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TABLE OF CONTENTS 1
1 This table of contents does not appear in the law.
SOCIAL SECURITY ACT 1
(As Amended through January 1, 2003)
AN ACT To provide for the general welfare by establishing a system of Federal old-age benefits, and by
enabling the several States to make more adequate provision for aged persons, blind persons, dependent and crippled children, maternal and child welfare, public health, and the administration of their unemployment compensation laws; to establish a Social Security Board; to raise revenue; and for other purposes.
Be it enacted by the Senate and House of Representatives of the United States of America in Congress assembled, (TITLE I-GRANTS TO STATES FOR OLD-AGE
ASSISTANCE FOR THE AGED 2 ]
TABLE OF CONTENTS OF TITLE 3
1 2 5
APPROPRIATION SEC. 1. [42 U.S.C. 301) For the purpose of enabling each State, as far as practicable under the conditions in such State, to furnish
P.L. 74-271, approved August 14, 1935, 49 Stat. 620. 2 Title I of the Social Security Act is administered by the Department of Health and Human Services. The Office of Family Assistance administers benefit payments under Title I. The Administration for Public Services, Office of Human Development Services, administers social services under Title I.
Title I appears in the United States Code as $8301-306, subchapter I, chapter 7, Title 42.
Regulations relating to Title I are contained in subtitle A and chapter XII, Title 45, Code of Federal Regulations.
P.L. 92–603, $303, repealed Title I effective January 1, 1974, except with respect to Puerto Rico, Guam, and the Virgin Islands. The Commonwealth of the Northern Marianas may elect to initiate a Title I social services program if it chooses; see Vol. II, P.L. 94–241, approved March 24, 1976, 90 Stat. 263, (Covenant to Establish Northern Mariana Islands).
See Vol. II, 31 U.S.C. 6504–6505, with respect to intergovernmental cooperation and 31 U.S.C. 7501-7507, with respect to uniform audit requirements for State and local governments receiving Federal financial assistance.
See Vol. II, P.L. 82–183, 8618, for the “Jenner Amendment”, which prohibits denial of grantsin-aid under certain conditions.
See Vol. II, P.L. 88-352, 9601, for prohibition against discrimination in Federally assisted programs.
See Vol. I, P.L. 89–97, 9121(b), with respect to restrictions on payment to a State receiving payments under Title XIX
See Vol. II, P.L. 90–248, $234(c), with respect to nursing homes which do not meet all requirements of a State for licensure.
See Vol. II, P.L. 95–521, 8102(i), with respect to reporting of benefits received under the Social Security Act.
3 This table of contents does not appear in the law.
financial assistance to aged needy individuals, there is hereby authorized to be appropriated for each fiscal year a sum sufficient to carry out the purposes of this title. The sums made available under this section shall be used for making payments to States which have submitted, and had approved by the Secretary of Health, Education, and Welfare 4 (hereinafter referred to as the “Secretary'), State plans for old-age assistance.
STATE OLD-AGE PLANS
SEC. 2. [42 U.S.C. 302) (a) A State plan for old-age assistance must
(1) except to the extent permitted by the Secretary with respect to services, provide that it shall be in effect in all political subdivisions of the State, and, if administered by them, be mandatory upon them;
(2) provide for financial participation by the State;
(3) either provide for the establishment or designation of a single State agency to administer the plan, or provide for the establishment or designation of a single State agency to supervise the administration of the plan;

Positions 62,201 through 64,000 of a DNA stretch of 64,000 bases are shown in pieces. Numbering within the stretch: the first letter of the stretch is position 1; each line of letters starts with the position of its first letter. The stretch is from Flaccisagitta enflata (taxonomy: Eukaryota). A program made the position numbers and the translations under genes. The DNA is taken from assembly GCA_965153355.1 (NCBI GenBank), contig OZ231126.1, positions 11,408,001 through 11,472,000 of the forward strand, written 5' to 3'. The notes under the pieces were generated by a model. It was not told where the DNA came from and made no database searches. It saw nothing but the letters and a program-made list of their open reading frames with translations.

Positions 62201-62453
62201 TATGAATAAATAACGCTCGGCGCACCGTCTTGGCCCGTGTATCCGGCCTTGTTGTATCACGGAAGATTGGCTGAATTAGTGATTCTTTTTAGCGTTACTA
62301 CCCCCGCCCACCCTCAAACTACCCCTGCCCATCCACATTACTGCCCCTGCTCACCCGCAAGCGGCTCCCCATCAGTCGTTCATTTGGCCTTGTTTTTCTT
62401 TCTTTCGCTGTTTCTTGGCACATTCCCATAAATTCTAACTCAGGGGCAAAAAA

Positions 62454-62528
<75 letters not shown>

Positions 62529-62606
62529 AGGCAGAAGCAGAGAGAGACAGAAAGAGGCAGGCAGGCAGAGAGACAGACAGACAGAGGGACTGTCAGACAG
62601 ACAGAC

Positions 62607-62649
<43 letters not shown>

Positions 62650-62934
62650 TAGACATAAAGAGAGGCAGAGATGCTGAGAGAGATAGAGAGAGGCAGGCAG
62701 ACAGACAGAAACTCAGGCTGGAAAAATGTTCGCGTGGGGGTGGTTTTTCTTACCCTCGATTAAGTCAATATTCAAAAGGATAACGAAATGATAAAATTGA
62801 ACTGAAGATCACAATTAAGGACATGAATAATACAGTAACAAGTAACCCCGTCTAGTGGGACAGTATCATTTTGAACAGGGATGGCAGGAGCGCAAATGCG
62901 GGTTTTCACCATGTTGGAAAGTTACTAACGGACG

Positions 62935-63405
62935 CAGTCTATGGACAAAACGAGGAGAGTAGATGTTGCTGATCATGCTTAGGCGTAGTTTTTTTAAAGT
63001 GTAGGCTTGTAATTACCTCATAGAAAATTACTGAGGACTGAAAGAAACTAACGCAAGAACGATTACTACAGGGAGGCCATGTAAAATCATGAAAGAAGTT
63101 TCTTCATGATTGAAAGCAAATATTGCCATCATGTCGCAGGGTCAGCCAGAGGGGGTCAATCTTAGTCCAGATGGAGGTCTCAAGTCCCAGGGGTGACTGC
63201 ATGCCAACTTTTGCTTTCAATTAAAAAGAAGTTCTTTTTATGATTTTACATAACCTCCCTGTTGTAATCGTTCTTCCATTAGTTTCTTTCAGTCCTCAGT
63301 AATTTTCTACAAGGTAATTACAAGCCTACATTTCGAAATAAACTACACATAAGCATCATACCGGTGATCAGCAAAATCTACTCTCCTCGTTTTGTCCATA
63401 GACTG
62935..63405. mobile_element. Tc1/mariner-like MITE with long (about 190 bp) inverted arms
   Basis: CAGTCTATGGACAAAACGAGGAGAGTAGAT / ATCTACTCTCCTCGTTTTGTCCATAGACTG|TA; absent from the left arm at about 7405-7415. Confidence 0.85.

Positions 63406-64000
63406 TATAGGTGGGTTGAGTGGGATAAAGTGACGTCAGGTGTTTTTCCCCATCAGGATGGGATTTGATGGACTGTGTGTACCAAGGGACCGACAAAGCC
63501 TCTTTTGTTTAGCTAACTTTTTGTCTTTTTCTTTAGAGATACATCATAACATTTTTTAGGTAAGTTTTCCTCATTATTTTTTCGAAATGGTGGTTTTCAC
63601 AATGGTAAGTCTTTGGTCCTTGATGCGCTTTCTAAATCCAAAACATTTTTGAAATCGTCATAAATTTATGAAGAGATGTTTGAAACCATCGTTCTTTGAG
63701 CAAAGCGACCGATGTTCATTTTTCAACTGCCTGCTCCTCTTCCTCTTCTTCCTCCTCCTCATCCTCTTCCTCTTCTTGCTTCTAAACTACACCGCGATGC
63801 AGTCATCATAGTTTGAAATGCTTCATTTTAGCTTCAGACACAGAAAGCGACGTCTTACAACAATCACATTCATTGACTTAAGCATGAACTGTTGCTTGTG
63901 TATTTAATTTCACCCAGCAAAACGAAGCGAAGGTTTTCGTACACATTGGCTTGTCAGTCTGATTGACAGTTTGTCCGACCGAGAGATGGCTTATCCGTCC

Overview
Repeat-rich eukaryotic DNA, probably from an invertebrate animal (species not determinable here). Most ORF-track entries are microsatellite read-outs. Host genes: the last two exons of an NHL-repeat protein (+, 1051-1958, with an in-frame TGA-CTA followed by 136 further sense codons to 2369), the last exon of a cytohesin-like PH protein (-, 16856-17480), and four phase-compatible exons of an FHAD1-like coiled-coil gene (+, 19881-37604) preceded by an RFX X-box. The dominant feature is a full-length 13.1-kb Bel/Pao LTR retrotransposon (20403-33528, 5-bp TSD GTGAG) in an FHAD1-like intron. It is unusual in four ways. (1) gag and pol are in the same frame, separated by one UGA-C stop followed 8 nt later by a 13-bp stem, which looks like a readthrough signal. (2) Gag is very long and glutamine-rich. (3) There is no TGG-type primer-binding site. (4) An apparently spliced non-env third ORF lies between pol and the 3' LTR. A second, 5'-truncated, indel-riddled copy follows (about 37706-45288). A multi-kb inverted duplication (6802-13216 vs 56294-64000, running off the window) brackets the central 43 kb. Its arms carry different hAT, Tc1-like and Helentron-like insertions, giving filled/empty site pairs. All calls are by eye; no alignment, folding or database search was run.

(4) provide (A) for granting an opportunity for a fair hearing before the State agency to any individual whose claim for assistance under the plan is denied or is not acted upon with reasonable promptness, and (B) that if the State plan is administered in each of the political subdivisions of the State by a local agency and such local agency provides a hearing at which evidence may be presented prior to a hearing before the State agency, such local agency may put into effect immediately upon issuance its decision upon the matter considered at such hearing;
(5) provide (A) such methods of administration (including methods relating to the establishment and maintenance of personnel standards on a merit basis, except that the Secretary shall exercise no authority with respect to the selection, tenure of office, and compensation of any individual employed in accordance with such methods) as are found by the Secretary to be necessary for the proper and efficient operation of the plan, and (B) for the training and effective use of paid subprofessional staff, with particular emphasis on the full-time or parttime employment of recipients and other persons of low income, as community service aides, in the administration of the plan and for the use of nonpaid or partially paid volunteers in a social service volunteer program in providing services to applicants and recipients and in assisting any advisory committees established by the State agency;
(6) provide that the State agency will make such reports, in such form and containing such information, as the Secretary may from time to time require, and comply with such provi
This was deemed to refer to the Secretary of Health and Human Services under section 509 of the “Department of Education Organization Act” (P.L. 96–88, 93 Stat. 695), effective May 4, 1980.
SP.L. 91-648, $208(aX3XD), transferred to the U.S. Civil Service Commission, effective March 6, 1971, all powers, functions, and duties of the Secretary under subparagraph (A). Functions of the Commission were transferred, effective January 1, 1979, to the Director of the Office of Personnel Management by section 102 of Reorganization Plan No. 2 of 1978.